Parish Magazine

News and Events

Church Services in August

From this Thursday our 10am services will resume. They will take a similar format to before including receiving communion (wafer only) for all who wish to participate. However some things will of course be different.

It will be a requirement to sanitize hands at the door, to keep socially distanced throughout the service and it will be strongly advised to wear a facemask in the building mainly to protect others. We will not be able to have refreshments after the service and it is advised we do not stay to have fellowship in the building after the service!

Unfortunately things are not so straightforward with Thursday evenings as I think our post prayer gathering at the Hollybush will still be impossible with social distancing requirements as they are at the moment. However, I am hopeful we can safely pray together at least.

Due to the fact that we have a morning service on Thursdays our Evening Prayer gathering will take place at 7pm on Sunday evenings rather than Thursdays for the time being. This will allow maximum time between services and also for the cleaning on both Monday and Friday mornings in St Chad’s. I hope this will be favorable and will still allow for a regular turn out as far as possible.

It is hugely lamentable that we must take such precautions at the moment, which obviously distort and diminish our experience in church .. however we celebrate being able to return to corporate prayer in the sacred space of our buildings.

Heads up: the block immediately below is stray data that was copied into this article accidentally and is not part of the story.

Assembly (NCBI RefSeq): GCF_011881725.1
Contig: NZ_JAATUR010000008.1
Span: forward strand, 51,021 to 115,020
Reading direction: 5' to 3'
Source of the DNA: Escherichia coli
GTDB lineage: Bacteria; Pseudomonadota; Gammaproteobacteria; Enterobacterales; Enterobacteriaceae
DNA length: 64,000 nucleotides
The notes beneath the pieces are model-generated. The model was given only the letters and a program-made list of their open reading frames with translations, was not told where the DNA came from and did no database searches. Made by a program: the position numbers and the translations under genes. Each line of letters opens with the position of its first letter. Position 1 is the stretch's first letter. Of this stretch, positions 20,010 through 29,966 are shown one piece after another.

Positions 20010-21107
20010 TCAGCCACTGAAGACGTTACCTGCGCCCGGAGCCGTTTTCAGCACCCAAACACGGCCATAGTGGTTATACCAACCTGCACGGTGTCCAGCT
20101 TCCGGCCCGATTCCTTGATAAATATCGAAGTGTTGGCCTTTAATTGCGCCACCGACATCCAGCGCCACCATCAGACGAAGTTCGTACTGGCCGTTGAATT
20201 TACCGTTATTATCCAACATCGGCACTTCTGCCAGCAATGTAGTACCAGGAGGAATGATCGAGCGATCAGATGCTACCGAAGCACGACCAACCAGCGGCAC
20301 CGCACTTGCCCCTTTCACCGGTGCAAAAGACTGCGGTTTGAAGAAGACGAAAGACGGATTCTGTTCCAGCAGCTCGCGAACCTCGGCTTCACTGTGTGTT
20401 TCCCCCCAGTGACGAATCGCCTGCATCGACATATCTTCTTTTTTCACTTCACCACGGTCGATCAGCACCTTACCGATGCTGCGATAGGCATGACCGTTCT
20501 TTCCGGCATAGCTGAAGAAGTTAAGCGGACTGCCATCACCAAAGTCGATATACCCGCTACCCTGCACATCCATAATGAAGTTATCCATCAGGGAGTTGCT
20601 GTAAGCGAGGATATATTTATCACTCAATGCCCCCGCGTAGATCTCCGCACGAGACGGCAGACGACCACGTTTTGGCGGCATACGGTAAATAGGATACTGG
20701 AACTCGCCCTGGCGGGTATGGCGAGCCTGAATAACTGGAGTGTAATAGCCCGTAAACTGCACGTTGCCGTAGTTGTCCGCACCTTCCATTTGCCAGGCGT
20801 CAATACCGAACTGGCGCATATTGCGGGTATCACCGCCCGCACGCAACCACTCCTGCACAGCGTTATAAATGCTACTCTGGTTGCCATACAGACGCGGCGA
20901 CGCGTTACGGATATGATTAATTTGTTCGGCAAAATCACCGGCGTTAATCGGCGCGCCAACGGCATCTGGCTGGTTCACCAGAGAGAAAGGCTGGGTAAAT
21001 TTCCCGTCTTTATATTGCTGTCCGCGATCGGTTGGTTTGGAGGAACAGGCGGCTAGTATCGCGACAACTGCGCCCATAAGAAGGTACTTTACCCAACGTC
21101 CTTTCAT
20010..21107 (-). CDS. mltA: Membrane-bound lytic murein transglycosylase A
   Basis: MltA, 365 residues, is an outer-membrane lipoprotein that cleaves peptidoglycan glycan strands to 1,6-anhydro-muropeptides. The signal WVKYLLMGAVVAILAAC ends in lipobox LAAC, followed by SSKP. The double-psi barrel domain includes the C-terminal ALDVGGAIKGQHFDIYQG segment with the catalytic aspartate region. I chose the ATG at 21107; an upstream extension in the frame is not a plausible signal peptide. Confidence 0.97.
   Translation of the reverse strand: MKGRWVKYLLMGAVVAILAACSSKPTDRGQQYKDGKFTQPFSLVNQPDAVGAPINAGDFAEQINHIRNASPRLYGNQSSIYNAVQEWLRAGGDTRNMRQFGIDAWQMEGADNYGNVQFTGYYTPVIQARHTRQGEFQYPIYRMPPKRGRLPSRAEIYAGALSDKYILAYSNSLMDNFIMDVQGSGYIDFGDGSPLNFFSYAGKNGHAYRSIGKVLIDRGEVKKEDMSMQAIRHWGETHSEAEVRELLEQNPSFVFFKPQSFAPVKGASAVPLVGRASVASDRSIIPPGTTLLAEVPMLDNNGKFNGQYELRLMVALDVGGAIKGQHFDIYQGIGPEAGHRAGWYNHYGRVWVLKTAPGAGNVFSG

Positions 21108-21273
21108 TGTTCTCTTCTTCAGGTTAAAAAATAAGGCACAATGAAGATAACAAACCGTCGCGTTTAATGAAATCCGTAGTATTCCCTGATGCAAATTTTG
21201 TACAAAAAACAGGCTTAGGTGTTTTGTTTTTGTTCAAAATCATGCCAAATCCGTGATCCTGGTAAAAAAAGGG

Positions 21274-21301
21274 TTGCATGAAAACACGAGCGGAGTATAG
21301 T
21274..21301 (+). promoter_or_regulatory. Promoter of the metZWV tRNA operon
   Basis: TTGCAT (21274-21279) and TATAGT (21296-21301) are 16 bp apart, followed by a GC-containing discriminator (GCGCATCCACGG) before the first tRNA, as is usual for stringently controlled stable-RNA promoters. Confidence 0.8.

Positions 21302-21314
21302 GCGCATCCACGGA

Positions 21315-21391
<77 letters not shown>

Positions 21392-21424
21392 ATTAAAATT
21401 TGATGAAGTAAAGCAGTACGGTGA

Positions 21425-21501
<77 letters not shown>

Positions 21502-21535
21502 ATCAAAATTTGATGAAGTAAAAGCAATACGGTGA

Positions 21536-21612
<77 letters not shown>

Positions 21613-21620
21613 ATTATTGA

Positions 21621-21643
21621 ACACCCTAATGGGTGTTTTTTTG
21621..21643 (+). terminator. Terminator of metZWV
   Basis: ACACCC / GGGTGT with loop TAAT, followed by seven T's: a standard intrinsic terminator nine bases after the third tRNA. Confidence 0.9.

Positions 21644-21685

I hope to see many of you this Thursday and Sunday if you feel able to do so safely. If it does not feel safe yet then know you are in our thoughts and prayers.

Please pass on info to anyone you know who does not have online contact.

News and Events

The Church of England: Where have we come from and where are we going?

St Michael’s Lichfield is hosting an online study week lecture series from 17-21 August for the both clergy and lay people. The theme is: ‘The Church of England: Where have we come from and where are we going?’

Each daily session will begin at 2.30pm with a 30-40 minute paper followed by discussion. Speakers include Revd Dr Stephen Barton on Biblical Interpretation (17 August); Mary Hawes & Murray Wilkinson on Education – Schools (18 August); Bishop Michael on Inter Faith Relations (19 August); Revd Canon Dr Ellen Loudon on Social Justice & Activism (20 August) and Revd Dr Sarah Brush on Liturgy (21 August).

We will have a localised discussion group on Saturday 22nd August in our benefice

All who might be interested in exploring the questions to be explored please do click on the link below and also let Rev Doug Heming know you will be joining at

Link To Web Page

Thursday Reflections


The metaphor of life as a journey continues to be an important one to me. One of the most engaging pieces I have read on this theme is an interview with Alastair Humphrey’s a British traveller and dad! The whole interview can be read at

Alastair Humphreys On Traveling The World At 10 mph, Microadventures, And Not Quitting

However the section I like most is transcribed below. It reminds us of the importance of engaging with the speed at which we travel. If we want to belong in the places we travel through we need to ‘slow down’! The mission of the disciples .. our mission .. to go into the world requires that we make this journey through life in a particular way. What follows is food for thought this morning! Continue reading “Slowness”

News and Events

Church Services July 2020

Dear Church Friends,